I’ve been thinking a lot about self-help books lately. With my current situation of transitioning out of grad school and into the working world (at least for a year or two until I decide if I want to pursue a Ph.D. or not), I’ve contemplated frequently about my skill set and abilities. Like with most transitions, the path is not easy and having anxiety hasn’t been much help either. So I’ve found myself turning to the world of self-help books.
The ironic part about all of this has been that I’ve been a staunch opponent against self-help books for quite some time. It’s not that I have anything against people wanting to help their fellow persons boost their esteems in whatever aspect they seek help in. Rather, I’ve been an avid believer that self-help books are just motivated to: 1) take your money, and 2) guide you into what the author thinks is in your best interest. How would a self-help author know that I need to “lean in” in order to get farther in the business world? They don’t know me. They don’t know my life!
I recently read a Slate article that challenged this same notion of confidence-boosting self-help guides specifically for women. The Lean In nation that recent billionaire mogul Sheryl Sandberg has created has had a large majority of my female colleagues praising and citing her work. It gets to be a bit irritating in the sense that her work has been considered the pinnacle of women coming into a feminist consciousness by way of recognizing their worth at work. I, just like any other woman in the U.S. who is in the working and middle class, of course value my work and would love to get farther in my career, but the book neglects to include other aspects of the problematic structure that maintains women’s value in the workplace. bell hooks has an insightful piece about this very idea at the Feminist Wire.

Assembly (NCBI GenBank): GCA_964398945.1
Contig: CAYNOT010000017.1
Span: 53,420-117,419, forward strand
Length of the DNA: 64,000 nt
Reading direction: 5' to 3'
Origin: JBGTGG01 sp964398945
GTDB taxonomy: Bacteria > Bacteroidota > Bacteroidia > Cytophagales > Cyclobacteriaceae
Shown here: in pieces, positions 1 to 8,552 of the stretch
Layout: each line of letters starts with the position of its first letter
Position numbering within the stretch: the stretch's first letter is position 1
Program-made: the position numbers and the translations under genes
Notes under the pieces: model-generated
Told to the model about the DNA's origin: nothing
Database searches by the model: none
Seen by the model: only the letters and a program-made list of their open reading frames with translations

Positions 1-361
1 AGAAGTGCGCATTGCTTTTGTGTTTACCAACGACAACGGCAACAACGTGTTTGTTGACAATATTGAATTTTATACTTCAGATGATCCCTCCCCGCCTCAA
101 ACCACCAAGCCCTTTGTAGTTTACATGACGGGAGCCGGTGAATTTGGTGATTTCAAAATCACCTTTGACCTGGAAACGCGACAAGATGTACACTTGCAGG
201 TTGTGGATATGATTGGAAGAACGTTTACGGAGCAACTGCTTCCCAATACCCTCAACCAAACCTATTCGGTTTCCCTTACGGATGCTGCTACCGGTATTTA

But despite my unyielding stance against self-help books, I still find myself gravitating to them, especially when books like Lean In have garnered such a massive movement for women in the workplace, an area that I’m seeking entrance into at the professional level. Perhaps maybe I’m just missing the point?
This is the harmful platform that Lean In feeds on — women who are very much competent and intelligent to break barriers on their own in the workplace, but need a pseudo-feminist mantra like Lean In in order to affirm their stance. I’m making generalizations here, I acknowledge that, but I must stress the fact that simply banning words like “bossy” from a girl’s vocabulary isn’t going to change the culture of calling women bossy bitches (personally, I don’t mind being called this) in the workplace when they have the slightest bit of assertiveness. No, what I believe is going to transform the culture of the value of women in the workplace are things like equal pay for equal work (this should be a no-brainer at this point), better conditions for maternity leave, and dismantling the assumption that women aspire for specific jobs (see: majoring in the humanities versus the hard sciences) and therefore, just need to switch their career goals. Just a thought, but I doubt that women (or anyone for that matter) intentionally go into low paying jobs because they WANT to.
Watch the discussion below from The Reid Report on women and equal pay laws. The discussion touches on many aspects of why equal pay is necessary, but also brings in slightly opposing views such as why women aren’t in high paying jobs in the first place.
For me, as an aspiring academic, entrepreneur, and/or super woman, I’m also a person who grapples with a sense of insecurity due to anxiety issues, therefore I’m an easy target for self-help guides like Lean In. As long as I ban “bossy” from my vernacular and follow the guidelines for success per Sandberg’s advice, then I too will assume my rightful position at the top of the economic playing field and prove to the world that see, all you needed to do was to just be more confident in yourself! That’s all it took! Women, we as the weaker sex just need to be more assertive and you know, be like men. (See: Hell no.)
I don’t want to entirely throw out the ideas of being confident in the workplace and leadership development and so forth because those are important aspects too. But there needs to be more conversations in the world of the Lean In nation about what it will take for all women and marginalized populations to destroy the structure that still exists to oppress. Working within the current structure and being “successful” in it (depending on how you define success), doesn’t exactly equate to a win for women’s rights — if anything, it might push us back some steps.